Oops. David Shearer appeared to have found the killer quote from John Key's past to bury the PM in his own hypocrisy yesterday.
Unfortunately Mr Key never said what the Labour leader quoted him as saying.
The blunder - made in Parliament and repeated in a subsequent press statement later on - was acknowledged by his parliamentary office after the Herald could find nothing that verified that Mr Key had ever uttered the words.
The quote was actually the work of National-leaning blogger David Farrar, who used it on his Kiwiblog site in 2006 in reference to disgraced former Labour minister Phillip Field.
Mr Shearer was obliged to return to the House last night to apologise and correct the mistake.
Along with the Greens and NZ First, Mr Shearer had been trying to embarrass Mr Key for not sacking John Banks over the Dotcom donation saga given Mr Key had demanded as much of Helen Clark after Winston Peters became embroiled in controversy over donations when he was a minister in her Government.
Mr Key now says the test of whether a minister stays or goes is whether he or she has done everything in accordance with the law. He says he has received an assurance from Mr Banks that he had done so.
During yesterday's question time, however, Mr Shearer asked if the Prime Minister still stood by his past statement that "the issue has never been one of legality as much as ethics. The criminal code is the bare minimum standard for society. For MPs we expect behaviour well beyond that."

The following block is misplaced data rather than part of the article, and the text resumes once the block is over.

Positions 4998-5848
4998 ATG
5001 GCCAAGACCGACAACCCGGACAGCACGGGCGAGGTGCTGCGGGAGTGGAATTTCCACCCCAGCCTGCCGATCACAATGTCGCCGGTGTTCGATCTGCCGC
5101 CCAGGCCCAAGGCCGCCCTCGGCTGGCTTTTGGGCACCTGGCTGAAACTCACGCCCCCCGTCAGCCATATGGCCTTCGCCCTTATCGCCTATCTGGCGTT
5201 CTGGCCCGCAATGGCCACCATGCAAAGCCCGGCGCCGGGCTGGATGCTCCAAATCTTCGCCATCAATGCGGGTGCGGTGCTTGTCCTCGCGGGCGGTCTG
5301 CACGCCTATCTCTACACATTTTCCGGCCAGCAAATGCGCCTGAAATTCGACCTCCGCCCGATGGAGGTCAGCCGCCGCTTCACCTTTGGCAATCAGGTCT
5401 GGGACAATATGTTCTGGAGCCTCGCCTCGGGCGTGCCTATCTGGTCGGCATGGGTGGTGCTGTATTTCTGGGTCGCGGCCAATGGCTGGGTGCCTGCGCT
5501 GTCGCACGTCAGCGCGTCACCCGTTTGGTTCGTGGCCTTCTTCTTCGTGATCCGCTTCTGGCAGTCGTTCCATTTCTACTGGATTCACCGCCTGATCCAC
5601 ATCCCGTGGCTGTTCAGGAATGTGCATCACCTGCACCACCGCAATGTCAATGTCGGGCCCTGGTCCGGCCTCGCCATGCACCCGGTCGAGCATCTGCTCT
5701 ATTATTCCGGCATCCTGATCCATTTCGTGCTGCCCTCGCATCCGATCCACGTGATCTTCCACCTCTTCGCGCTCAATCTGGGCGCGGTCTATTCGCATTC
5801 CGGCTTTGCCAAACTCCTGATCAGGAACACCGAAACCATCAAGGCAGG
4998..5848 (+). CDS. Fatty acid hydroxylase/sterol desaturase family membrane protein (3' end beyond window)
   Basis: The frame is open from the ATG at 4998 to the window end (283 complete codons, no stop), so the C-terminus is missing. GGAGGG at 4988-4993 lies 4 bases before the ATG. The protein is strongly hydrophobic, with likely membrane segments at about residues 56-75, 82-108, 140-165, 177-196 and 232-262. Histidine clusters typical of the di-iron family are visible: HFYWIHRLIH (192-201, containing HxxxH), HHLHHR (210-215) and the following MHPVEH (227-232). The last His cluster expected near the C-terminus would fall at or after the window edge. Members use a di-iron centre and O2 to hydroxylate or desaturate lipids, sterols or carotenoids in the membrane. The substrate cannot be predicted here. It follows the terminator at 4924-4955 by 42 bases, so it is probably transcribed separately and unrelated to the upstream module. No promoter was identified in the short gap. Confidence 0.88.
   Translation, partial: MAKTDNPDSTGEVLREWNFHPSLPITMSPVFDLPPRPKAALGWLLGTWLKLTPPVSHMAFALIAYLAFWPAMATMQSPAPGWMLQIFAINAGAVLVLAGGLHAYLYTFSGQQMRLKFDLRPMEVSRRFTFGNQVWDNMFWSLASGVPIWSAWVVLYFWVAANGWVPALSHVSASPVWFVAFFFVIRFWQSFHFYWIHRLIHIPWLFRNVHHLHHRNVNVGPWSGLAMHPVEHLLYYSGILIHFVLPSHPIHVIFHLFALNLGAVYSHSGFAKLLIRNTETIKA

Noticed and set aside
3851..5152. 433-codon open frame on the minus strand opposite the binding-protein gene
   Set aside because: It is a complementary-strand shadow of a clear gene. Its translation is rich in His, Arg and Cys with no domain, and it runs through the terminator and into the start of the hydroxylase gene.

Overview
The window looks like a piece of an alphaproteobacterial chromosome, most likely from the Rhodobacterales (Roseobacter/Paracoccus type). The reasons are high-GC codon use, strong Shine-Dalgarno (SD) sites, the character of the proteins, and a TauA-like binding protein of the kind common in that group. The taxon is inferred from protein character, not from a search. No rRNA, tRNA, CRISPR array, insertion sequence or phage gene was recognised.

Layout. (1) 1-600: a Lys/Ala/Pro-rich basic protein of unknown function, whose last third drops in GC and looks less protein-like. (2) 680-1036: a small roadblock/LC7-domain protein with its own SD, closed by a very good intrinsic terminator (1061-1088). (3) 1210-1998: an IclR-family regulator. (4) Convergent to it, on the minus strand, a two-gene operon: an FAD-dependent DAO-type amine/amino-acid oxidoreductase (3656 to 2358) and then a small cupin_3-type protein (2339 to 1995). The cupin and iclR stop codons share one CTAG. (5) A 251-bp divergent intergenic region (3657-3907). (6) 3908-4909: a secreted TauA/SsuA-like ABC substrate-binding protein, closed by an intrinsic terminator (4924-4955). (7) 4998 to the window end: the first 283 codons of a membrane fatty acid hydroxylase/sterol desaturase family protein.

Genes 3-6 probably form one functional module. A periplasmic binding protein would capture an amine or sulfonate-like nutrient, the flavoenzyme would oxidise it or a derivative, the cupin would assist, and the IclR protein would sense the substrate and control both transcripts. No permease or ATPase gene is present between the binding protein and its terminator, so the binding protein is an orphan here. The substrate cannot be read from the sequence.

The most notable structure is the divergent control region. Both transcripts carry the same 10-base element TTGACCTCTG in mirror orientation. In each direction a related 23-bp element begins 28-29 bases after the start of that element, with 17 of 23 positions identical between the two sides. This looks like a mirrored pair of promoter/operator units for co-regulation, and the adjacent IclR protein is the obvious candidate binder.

Presumably because he could not remember not having said it, Mr Key replied "yes" just in case he had.
Mr Shearer's error summed up what was a pretty fruitless afternoon for Opposition parties. Mr Key parried their questions fairly easily, keeping his replies to the minimum. However, he did land one jab on the Opposition when asked why his chief of staff had rung Mr Banks for an assurance that he had not broken the law rather than Mr Key ringing the Act leader himself.
"We actually have a chief of staff, you do not," Mr Key retorted, making reference to the departure of Stuart Nash from Mr Shearer's office amidst suggestions of splits over strategy.
Labour's Trevor Mallard hit back with a question to Mr Banks - arguably the cleverest of this parliamentary session.
Under standing orders, Mr Mallard could only put questions to Mr Banks which concerned his ministerial portfolios which include education responsibilities. So Mr Mallard, tongue-in-cheek, asked Mr Banks if it was correct that he was trying to place a charter school inside the SkyCity convention complex so that his "cronies" stopped getting bad publicity about kids being left in cars.
Opposition frustration was capped off by the Acting Speaker Eric Roy declining an application for a snap debate on the sale of the Crafar farms to Chinese interests.
The House had not sat for three weeks. Yesterday was therefore the first opportunity for Parliament to debate last month's sale.
Mr Roy refused to hold a debate on the grounds that an appeal against the sale had been lodged with the High Court.
Given court action has not restrained public debate on the sale, Mr Roy's ruling seemed harsh.